Businesses struggling to pay their tax bills has contributed to HM Revenue & Customs (HMRC) being owed £4.37 billion in unpaid Corporation Tax and VAT, according to new research.
Corporation Tax arrears have risen considerably in recent years, with overdue costs amounting to £1.82bn in the 2015-16 financial year and £1.89bn in the 2016-17 financial year. Furthermore, businesses owe an additional £2.48bn in unpaid VAT payments.
The key reason behind businesses’ failure to pay their tax liabilities on time is late payments by clients, negatively impacting on cashflow. Despite the Government’s attempts to reduce payment delays for small firms, waiting times for payments are still rising in some sectors.
Recent research by Funding Options discovered that firms in the construction sector are forced to wait more than two months (69 days) for payments, up 8% year-on-year.
Furthermore, some businesses are being asked to pay for their VAT before they have even received payment from their customers. That’s because many firms are required to submit payment for VAT bills on a quarterly basis, based on the figures charged on their invoices during each quarter, rather than the amounts they have been given.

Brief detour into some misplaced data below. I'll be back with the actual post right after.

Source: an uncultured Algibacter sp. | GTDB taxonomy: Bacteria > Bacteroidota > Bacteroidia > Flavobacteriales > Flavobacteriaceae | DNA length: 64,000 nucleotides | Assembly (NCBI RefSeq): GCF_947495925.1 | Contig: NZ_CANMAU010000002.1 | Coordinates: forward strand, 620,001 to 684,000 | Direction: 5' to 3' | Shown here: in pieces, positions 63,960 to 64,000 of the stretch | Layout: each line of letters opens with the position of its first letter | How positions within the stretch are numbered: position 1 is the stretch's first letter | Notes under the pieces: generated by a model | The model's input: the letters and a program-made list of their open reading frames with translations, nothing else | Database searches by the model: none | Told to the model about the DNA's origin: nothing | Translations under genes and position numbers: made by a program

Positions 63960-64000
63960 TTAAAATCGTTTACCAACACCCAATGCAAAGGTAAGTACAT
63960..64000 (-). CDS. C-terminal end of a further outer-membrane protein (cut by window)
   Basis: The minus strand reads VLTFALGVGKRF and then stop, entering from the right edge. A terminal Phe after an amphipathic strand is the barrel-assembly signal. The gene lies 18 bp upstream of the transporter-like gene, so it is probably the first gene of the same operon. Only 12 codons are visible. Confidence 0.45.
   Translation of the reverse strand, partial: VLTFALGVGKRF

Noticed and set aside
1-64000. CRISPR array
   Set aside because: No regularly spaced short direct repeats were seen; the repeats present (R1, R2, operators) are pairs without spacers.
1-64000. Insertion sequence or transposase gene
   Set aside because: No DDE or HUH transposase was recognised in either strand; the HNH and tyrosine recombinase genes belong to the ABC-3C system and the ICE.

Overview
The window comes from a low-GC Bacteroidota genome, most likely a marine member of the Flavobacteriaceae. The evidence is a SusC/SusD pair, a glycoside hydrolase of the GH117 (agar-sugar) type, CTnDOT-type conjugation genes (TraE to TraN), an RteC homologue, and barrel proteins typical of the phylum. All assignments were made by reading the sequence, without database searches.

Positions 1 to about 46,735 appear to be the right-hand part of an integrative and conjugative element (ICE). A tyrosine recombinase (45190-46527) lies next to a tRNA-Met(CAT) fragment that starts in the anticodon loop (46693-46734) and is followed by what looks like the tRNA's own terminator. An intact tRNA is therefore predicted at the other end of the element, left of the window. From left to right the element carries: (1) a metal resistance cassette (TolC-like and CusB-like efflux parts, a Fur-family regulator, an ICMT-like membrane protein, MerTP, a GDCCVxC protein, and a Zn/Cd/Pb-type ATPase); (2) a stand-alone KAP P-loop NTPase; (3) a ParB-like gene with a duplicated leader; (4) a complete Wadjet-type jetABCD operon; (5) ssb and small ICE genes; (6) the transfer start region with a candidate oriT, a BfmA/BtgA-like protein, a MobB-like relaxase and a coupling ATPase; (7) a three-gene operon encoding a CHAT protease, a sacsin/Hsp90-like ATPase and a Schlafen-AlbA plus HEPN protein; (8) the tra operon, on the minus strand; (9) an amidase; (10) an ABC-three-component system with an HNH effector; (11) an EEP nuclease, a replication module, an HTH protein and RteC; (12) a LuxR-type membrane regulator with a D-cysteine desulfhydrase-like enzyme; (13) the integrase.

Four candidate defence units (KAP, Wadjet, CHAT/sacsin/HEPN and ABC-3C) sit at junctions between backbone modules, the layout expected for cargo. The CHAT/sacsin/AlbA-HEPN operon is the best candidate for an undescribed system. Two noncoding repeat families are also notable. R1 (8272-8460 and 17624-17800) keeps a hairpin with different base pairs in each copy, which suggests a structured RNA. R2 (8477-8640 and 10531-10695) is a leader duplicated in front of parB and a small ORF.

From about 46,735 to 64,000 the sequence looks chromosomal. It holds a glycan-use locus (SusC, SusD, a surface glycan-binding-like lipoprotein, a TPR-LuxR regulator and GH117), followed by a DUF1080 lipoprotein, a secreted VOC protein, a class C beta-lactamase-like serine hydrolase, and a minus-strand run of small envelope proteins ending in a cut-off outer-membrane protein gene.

Late payment of VAT bills can lead to HMRC imposing a string of penalties, ranging from director disqualifications to, at worst, winding-up orders.
Conrad Ford, founder, Funding Options, says businesses must do whatever they can to plan ahead for their bills and ensure they have sufficient capital to meet their tax liabilities.
“Businesses simply can’t afford to miss tax deadlines. The consequences could be severe,” warned Ford.
“HMRC expects all companies to make timely payments of tax due, so businesses need to be forward-thinking. It’s essential to factor in the possibility of late payments by clients into their financial planning.
“This is not about failing companies: even very successful businesses could see their cashflows come under intense pressure if their invoices are not paid promptly and a tax bill becomes due before payment hits their bank account.”